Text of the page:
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18x7.5" rims w/a +42 offset, Yokohama Parada 215/40/ZR18 tires. The car is dropped 2" on GC and has a camber kit that brings the front to -1 degree. No rubbing unless the wheel is turned of course.
 

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Bread said:
18x7.5" rims w/a +42 offset, Yokohama Parada 215/40/ZR18 tires. The car is dropped 2" on GC and has a camber kit that brings the front to -1 degree. No rubbing unless the wheel is turned of course.
OR

Running Toyo FZ4 225/40/18
No rubbing - lowered 2"
Pics to prove it.
The thing to avoid rubbing is to have the correct offset wheel.
35 look cool, but ride harsher, and are suscept to rim damage.
I enjoy near OEM ride quality, yet improved perfomance!
In fact, one more reason I prefer driving my coupe


I can't figure out how you guys did this. My GC's with Koni's rub on the rear right side when making shape turns and sometimes at very high speeds (100MPH) you can hear it over bumps.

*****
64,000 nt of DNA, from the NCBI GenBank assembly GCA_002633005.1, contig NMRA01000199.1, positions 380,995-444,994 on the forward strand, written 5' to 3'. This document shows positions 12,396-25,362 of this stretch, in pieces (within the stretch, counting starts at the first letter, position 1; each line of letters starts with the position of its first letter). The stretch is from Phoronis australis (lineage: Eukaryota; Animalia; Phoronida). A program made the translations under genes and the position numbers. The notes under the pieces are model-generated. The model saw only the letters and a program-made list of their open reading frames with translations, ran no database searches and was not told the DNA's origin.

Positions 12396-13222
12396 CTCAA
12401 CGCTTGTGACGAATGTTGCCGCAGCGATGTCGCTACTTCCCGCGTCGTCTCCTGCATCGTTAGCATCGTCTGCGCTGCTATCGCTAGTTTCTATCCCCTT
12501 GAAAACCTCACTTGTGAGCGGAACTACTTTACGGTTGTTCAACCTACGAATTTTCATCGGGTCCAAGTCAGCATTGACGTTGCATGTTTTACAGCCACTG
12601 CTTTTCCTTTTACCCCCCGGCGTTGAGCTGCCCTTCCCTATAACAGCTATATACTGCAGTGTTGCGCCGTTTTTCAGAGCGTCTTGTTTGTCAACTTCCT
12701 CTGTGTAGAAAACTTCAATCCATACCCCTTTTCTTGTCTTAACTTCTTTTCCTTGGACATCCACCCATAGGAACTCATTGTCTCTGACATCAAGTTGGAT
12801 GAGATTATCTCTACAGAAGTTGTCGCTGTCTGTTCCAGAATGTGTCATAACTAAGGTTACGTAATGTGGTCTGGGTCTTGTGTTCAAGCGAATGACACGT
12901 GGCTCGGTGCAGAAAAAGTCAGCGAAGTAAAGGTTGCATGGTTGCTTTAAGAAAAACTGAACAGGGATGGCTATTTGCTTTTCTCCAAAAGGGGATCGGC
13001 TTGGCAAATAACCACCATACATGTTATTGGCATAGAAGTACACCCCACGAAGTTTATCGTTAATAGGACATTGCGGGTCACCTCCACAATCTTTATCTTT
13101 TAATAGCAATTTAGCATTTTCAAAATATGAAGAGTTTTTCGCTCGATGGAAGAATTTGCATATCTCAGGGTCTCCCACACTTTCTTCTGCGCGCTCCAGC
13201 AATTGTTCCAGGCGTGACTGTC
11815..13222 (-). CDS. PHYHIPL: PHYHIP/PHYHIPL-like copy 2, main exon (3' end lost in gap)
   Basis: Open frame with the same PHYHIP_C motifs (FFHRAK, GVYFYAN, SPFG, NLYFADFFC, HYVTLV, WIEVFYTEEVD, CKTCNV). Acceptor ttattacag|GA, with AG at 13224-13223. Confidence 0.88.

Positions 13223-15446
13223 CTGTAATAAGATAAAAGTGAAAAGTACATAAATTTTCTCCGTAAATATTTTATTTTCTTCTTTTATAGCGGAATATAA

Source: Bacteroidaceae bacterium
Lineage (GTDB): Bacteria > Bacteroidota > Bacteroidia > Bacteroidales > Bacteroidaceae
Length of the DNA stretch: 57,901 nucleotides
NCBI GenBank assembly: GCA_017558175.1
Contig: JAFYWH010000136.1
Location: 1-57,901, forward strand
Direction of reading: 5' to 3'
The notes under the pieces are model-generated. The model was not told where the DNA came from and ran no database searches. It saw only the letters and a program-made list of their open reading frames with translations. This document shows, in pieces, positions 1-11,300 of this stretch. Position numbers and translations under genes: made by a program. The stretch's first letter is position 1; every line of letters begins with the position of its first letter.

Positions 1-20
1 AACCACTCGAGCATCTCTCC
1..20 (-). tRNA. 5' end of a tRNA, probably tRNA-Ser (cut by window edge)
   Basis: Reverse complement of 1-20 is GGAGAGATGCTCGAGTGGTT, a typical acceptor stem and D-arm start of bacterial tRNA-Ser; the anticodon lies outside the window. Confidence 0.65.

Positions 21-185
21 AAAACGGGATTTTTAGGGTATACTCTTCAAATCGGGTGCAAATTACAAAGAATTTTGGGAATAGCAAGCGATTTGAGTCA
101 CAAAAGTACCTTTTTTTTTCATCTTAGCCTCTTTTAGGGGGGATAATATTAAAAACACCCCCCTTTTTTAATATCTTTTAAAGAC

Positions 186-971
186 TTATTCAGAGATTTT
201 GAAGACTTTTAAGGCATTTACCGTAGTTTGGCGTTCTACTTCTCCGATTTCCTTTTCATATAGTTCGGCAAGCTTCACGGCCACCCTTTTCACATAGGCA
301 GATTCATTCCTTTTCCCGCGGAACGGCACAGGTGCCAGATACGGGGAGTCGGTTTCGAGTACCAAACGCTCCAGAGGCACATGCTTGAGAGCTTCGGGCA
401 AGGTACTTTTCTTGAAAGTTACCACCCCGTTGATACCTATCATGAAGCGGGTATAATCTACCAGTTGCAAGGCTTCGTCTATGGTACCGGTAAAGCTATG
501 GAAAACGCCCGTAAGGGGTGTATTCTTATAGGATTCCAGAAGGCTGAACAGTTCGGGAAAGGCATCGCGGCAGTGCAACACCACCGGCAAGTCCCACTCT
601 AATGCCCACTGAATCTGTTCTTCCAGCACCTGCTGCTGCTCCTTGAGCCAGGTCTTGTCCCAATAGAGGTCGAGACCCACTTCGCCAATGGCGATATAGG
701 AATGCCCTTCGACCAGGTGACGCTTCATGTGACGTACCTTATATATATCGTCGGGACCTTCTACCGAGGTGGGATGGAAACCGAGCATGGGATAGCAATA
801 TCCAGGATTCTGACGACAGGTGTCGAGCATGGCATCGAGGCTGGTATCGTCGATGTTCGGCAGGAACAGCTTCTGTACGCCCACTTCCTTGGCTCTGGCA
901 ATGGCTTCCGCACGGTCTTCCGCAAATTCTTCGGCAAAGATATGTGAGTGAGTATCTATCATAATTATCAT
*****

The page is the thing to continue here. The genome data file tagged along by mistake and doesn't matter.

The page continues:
How do you guys have your koni's set?
Mine are set Half turn to hard to prevent the bounce, But do you guys thing that the weight of my system is making it do that. I have been looking for a shop to roll back the fenders, but here there are not too many.

Thanks for your help,
Mark
 

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Eye Candy said:


I can't figure out how you guys did this. My GC's with Koni's rub on the rear right side when making shape turns and sometimes at very high speeds (100MPH) you can hear it over bumps.

How do you guys have your koni's set?
Mine are set Half turn to hard to prevent the bounce, But do you guys thing that the weight of my system is making it do that. I have been looking for a shop to roll back the fenders, but here there are not too many.

Thanks for your help,
Mark